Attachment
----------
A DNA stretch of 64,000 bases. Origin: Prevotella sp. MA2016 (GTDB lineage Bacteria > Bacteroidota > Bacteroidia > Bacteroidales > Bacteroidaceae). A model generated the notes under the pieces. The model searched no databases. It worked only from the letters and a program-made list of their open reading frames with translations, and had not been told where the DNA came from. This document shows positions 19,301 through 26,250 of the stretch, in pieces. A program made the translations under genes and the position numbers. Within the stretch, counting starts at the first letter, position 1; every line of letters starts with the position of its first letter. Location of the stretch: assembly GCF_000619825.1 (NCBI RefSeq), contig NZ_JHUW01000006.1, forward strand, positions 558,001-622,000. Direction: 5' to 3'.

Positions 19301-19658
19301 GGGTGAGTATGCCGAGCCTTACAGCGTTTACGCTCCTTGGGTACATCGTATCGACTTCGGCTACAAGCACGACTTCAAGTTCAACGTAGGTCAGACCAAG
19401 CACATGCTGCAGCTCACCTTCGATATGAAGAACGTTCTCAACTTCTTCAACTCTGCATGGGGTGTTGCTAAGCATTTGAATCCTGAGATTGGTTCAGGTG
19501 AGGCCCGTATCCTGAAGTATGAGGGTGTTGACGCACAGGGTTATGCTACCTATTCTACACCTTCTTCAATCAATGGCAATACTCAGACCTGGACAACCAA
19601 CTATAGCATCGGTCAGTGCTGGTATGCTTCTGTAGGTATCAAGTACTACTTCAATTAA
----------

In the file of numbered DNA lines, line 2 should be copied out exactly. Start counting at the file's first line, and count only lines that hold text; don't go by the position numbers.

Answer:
Positions 19301-19658